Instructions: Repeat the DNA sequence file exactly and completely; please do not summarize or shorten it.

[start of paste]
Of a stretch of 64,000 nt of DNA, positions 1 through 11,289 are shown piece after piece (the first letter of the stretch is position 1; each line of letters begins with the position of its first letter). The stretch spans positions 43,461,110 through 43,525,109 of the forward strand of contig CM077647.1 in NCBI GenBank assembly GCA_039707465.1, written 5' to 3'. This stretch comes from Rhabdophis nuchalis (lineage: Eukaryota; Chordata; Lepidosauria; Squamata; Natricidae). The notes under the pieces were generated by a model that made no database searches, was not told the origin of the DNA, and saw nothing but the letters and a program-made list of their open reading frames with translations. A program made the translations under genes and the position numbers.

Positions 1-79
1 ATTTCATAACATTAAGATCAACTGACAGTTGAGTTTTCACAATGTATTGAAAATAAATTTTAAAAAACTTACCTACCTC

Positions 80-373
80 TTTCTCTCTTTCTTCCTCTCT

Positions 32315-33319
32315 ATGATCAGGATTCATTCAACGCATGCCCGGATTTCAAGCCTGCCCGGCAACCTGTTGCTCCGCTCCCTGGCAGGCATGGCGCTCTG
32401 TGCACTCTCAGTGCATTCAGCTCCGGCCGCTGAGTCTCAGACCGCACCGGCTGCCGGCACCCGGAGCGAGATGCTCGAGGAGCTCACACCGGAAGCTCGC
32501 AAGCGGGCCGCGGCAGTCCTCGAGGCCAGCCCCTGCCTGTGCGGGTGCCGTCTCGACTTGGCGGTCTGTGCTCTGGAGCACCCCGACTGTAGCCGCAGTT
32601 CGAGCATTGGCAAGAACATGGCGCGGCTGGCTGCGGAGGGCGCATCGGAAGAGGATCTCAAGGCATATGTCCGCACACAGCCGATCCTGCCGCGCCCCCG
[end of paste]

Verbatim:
Of a stretch of 64,000 nt of DNA, positions 1 through 11,289 are shown piece after piece (the first letter of the stretch is position 1; each line of letters begins with the position of its first letter). The stretch spans positions 43,461,110 through 43,525,109 of the forward strand of contig CM077647.1 in NCBI GenBank assembly GCA_039707465.1, written 5' to 3'. This stretch comes from Rhabdophis nuchalis (lineage: Eukaryota; Chordata; Lepidosauria; Squamata; Natricidae). The notes under the pieces were generated by a model that made no database searches, was not told the origin of the DNA, and saw nothing but the letters and a program-made list of their open reading frames with translations. A program made the translations under genes and the position numbers.

Positions 1-79
1 ATTTCATAACATTAAGATCAACTGACAGTTGAGTTTTCACAATGTATTGAAAATAAATTTTAAAAAACTTACCTACCTC

Positions 80-373
80 TTTCTCTCTTTCTTCCTCTCT

Positions 32315-33319
32315 ATGATCAGGATTCATTCAACGCATGCCCGGATTTCAAGCCTGCCCGGCAACCTGTTGCTCCGCTCCCTGGCAGGCATGGCGCTCTG
32401 TGCACTCTCAGTGCATTCAGCTCCGGCCGCTGAGTCTCAGACCGCACCGGCTGCCGGCACCCGGAGCGAGATGCTCGAGGAGCTCACACCGGAAGCTCGC
32501 AAGCGGGCCGCGGCAGTCCTCGAGGCCAGCCCCTGCCTGTGCGGGTGCCGTCTCGACTTGGCGGTCTGTGCTCTGGAGCACCCCGACTGTAGCCGCAGTT
32601 CGAGCATTGGCAAGAACATGGCGCGGCTGGCTGCGGAGGGCGCATCGGAAGAGGATCTCAAGGCATATGTCCGCACACAGCCGATCCTGCCGCGCCCCCG